Some 90 years ago, guitarist George Beauchamp (pronounced ‘BEE-chum’) invented the world’s first commercially viable electric guitar, which – along with its ‘horseshoe’ pickup – sparked a revolution in guitar design and sounds.
With his fellow National String Instrument Corporation associates Paul Barth and Adolph Rickenbacher, George promptly formed the Ro-Pat-In company in order to take his new invention to market with a focus on electric Spanish guitars and lap steels. It was soon to become known as the Electro String Instrument Corporation, and the firm eventually settled on the more familiar Rickenbacker name (an anglicised version of Adolph Rickenbacher’s Swiss surname).
Since then, Rickenbacker has remained one of the most important brands in pop culture and, to this day, continues to build some of the world’s finest electric guitars at its California base.
“A lot of people think Rickenbacker started out with lap steels only, but they actually brought both electric Spanish and lap steels out at the same time,” begins Martin Kelly. “I think there’s a bit of a misunderstanding that the lap steel was where they began. In truth, they knew that the application for electric Spanish guitars was there from the outset.”
With his definitive new book chronicling Rickenbacker’s 90 years of innovation set for release later this year, Martin’s painstaking research has taken him across the globe in search of answers. Today, however, we are the ones in need of answers as we stand agog at the incredible collection of vintage Rickys that Martin and his brother, photographer and filmmaker Paul Kelly, have kindly brought along to the Guitarist studios to share with us all.
So, how did the idea for the horseshoe pickup originally come about?
“To cut a long story short, George was desperate to make guitars louder,” Martin tells us. “In the 1920s, him and John Dopyera came up with the resonator guitar. You know how really old record players use a needle, a diaphragm and a horn? Well, George thought about putting a diaphragm under the bridge and that’s how him and John Dopyera came up with the [National] resonator design.
“Later, he turned to the record player principle again, but this time it was electric. He realised that electric record players had two pickup coils either side of the needle and used this principle, replacing the needle with a guitar string. That was the basis for the first electric guitar pickup, and he used horseshoe-shaped magnets to strengthen the signal.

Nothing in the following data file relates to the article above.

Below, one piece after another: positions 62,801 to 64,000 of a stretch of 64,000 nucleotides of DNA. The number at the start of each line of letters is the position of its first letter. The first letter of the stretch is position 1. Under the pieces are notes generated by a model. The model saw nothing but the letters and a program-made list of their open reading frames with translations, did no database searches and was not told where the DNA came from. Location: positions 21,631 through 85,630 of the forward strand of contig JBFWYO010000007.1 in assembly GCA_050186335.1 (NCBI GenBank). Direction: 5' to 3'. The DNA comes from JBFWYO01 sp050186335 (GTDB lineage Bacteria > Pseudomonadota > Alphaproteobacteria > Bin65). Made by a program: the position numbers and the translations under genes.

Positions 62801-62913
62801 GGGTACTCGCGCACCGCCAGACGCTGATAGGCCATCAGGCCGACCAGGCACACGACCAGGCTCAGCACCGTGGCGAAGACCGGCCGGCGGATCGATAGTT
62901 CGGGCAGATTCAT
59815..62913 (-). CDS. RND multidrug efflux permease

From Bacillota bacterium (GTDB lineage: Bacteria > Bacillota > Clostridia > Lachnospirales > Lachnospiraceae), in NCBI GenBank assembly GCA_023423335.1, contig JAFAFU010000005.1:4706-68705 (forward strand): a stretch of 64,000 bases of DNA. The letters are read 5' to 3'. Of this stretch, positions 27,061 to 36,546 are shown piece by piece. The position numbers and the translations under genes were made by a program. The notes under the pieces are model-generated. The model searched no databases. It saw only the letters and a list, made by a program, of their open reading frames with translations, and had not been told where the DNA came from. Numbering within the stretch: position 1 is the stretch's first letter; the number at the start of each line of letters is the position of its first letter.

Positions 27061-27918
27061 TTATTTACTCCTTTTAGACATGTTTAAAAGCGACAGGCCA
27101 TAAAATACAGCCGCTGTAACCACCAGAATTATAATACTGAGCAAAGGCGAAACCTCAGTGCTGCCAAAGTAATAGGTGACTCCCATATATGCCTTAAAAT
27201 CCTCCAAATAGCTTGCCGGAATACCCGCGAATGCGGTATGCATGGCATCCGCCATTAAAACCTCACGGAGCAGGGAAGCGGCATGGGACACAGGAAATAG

“The pickup on this [1933 Electro Spanish, right] has six flush polepieces, but they aren’t magnetised; they’re just ferrous metal slugs. A couple of years later, George magnetised the polepieces, which increased the power of the pickup. Bodies and necks were outsourced. This Electro Spanish has a Harmony body onto which they simply mounted the pickup enabling the guitarist to be heard. George did some other pickup designs, including one where the magnets face in a different direction. He genuinely is the father of the electric guitar!”
While George Beauchamp was trying to get a patent issued for the pickup, its radical design was being ruthlessly copied by several other manufacturers.
“Rival makers quickly adopted George’s design with pickups that were more or less exact copies.” says Martin. “For a while, people must have presumed Rickenbacker were supplying Vega and other brands with pickups, but they weren’t. Competitors simply thought, ‘That’s a good idea – we should make these, too.’ And because the patent hadn’t cleared, no-one could stop them. This went on for years, and there were two main reasons why the patent application wouldn’t clear. Firstly, the patent office couldn’t decide if it was a musical instrument or an electrical appliance.
At the time, it was so radical there was no precedent set that these two things could actually be one and the same. It was a case of: is it an electrical appliance or a musical instrument? So it was going back and forth between departments and, in the meantime, everyone was copying the idea. The other reason was that they just didn’t believe it could work. In the end, Adolph Rickenbacher sent [Hawaiian musician] Sol Ho‘opi‘i to the patent office to perform in person. That was enough to finally swing it.”
Beauchamp’s patent eventually cleared in 1937. By that stage, however, electric Spanish guitars had become widespread with major manufacturers such as Gibson getting in on the action, notably with its landmark ES-150 design.
“The Gibson ES-150 came along in 1936 and was mass produced. The first Rickenbackers came earlier and were also mass-produced, albeit on a much smaller scale,” points out Martin. “But as Adolph [Rickenbacher] later stated, ‘Once everyone else started making electric guitars, everyone started buying them.’ So it was good – everybody was making them, and they were becoming more popular. The very first [electric Spanish] guitar Rickenbacker made had a 17-fret neck join, which was very unusual at the time. It was made in 1932 for a guy called Gage Brewer.
“At the same time, tenor guitars were being pushed in an effort to convert banjo players to the guitar. The banjo was so popular back then that the tenor was seen as a stepping stone towards the guitar. That’s why the tenor became a thing for a while, but it was more of a fad, really. This 1935 Bakelite Electro Tenor Guitar [see previous page] has chromed steel covers over the hollowed chambers made to alleviate the weight, and the neck is bolt-on.
“Rickenbacker promised customers if the frets wore out, you could send in the old neck and get a replacement. I don’t think there’s any question Leo Fender would have taken that onboard as his electric Spanish guitars evolved from the lap steels he was building. It’s all part of the history as these designs continue to converge.”
Lap steels played a significant part in the development of the electric guitar early on and remained popular well into the 1950s.